November 4, 2004
3:09 pm
Hans-Peter Rot
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Also, the build up of plaque on the teeth is caused by sugars, which is essentially what carbohydrates are comprised of. When food settles on the teeth, it deteriorates and is even digested in the mouth. It's basically being digested in your mouth, but because the acidity level of your mouth is nowhere near the level as that of your stomach the sugars have a chance to attack your teeth. That's why it's recommended to brush your teeth after every meal, and also why floss was invented.

November 4, 2004
3:13 pm
Hans-Peter Rot
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Alex, by all no means, I'm no expert in this field, but to propose a theory regarding the sticky feeling of Domori's unsweetened chocolate: Perhaps the shorter conching time, which combined with the lack of lechitin, produces a pastier mouthfeel, similar to peanut butter. When I eat Domori, mainly the chocolate without lechitin, it's extremely pasty in my mouth, but I absolutely love it.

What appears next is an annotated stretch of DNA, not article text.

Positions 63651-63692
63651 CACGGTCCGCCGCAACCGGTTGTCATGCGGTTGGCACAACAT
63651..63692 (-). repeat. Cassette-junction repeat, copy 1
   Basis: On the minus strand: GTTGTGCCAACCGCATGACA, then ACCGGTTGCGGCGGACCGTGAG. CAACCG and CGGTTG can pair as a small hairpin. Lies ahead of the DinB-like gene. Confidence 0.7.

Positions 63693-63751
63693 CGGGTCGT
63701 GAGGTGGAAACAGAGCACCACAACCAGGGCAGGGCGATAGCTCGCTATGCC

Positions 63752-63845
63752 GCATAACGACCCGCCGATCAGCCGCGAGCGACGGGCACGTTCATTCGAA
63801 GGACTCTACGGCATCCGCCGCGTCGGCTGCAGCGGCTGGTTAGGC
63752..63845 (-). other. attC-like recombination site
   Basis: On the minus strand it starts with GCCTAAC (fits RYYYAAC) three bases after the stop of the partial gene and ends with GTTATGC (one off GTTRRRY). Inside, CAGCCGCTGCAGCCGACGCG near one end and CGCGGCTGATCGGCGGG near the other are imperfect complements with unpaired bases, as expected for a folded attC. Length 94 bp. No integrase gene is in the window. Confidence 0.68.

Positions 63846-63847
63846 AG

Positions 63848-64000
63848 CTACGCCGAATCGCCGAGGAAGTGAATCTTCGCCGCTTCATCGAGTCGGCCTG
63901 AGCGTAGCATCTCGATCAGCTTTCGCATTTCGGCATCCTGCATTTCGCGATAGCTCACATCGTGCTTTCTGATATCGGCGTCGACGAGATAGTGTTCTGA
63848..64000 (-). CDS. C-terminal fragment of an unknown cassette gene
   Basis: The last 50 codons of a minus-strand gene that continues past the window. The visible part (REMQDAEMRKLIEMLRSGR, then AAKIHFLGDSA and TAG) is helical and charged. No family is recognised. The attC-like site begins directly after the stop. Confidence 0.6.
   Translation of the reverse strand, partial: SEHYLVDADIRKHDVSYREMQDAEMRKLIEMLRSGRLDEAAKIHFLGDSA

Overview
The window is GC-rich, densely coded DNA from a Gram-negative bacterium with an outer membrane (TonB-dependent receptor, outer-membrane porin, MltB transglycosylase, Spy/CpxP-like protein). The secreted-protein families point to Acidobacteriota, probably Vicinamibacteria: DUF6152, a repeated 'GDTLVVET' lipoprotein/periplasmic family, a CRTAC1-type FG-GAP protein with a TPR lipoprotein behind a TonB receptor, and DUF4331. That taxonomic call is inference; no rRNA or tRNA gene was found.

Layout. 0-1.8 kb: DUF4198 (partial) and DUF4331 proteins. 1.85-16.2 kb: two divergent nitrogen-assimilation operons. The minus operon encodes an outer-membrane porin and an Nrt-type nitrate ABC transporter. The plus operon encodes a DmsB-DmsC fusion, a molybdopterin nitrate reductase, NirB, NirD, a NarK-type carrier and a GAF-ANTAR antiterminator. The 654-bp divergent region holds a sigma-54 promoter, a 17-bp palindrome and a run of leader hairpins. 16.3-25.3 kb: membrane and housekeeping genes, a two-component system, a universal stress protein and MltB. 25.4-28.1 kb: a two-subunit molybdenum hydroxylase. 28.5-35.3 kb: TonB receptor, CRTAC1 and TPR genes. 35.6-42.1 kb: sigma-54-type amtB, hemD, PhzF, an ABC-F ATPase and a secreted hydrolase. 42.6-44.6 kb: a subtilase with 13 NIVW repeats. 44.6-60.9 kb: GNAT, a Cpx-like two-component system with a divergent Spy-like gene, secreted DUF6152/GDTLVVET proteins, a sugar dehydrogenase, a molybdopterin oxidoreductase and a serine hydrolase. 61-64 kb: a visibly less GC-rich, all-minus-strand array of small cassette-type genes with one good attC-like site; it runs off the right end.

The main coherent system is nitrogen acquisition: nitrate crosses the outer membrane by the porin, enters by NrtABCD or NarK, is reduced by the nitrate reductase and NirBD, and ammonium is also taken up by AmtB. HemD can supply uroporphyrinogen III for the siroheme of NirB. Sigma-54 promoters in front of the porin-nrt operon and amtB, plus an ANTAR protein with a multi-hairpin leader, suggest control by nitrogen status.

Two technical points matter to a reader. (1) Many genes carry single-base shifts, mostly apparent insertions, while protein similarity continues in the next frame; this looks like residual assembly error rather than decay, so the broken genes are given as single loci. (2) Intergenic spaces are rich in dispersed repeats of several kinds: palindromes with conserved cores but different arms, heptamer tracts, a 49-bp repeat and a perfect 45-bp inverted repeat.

November 4, 2004
3:33 pm
Sebastian
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I've never looked at that particular chocolate, but it may also be that the particle sizes are extremely small. It's generally accepted that particles < 18 um or so aren't perceptible by the human palate. If you go finer than that, the particles' surface area increases tremendously, and one result is that there's not a clean 'wash away' effect when consumed. The effect is often compared to that of putting a spoonful of pnut butter in your mouth, actually..

November 4, 2004
3:35 pm
Martin Christy
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Sebastian, just to be clear I meant there was less 'sugar' effect with higher cocoa solids. With lower percentages, you're eating more sucrose that makes up the difference, which I guess would have a worse effect. Although the article refers to the husk, I've seen others that talk about the rest of the bean. Interesting point discussed here about cocoa butter coating the teeth, which might explain my point: http://www.exploratorium.edu/e.....hoc_7.html

Re. Domori, I think this is about processing techniques and not sugar content. They only conch for 12 hours and try to use what they call 'low impact' methods to produce chocolate.

Drop me an email if you have a chance.

Martin Christy
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November 4, 2004
4:26 pm
Sebastian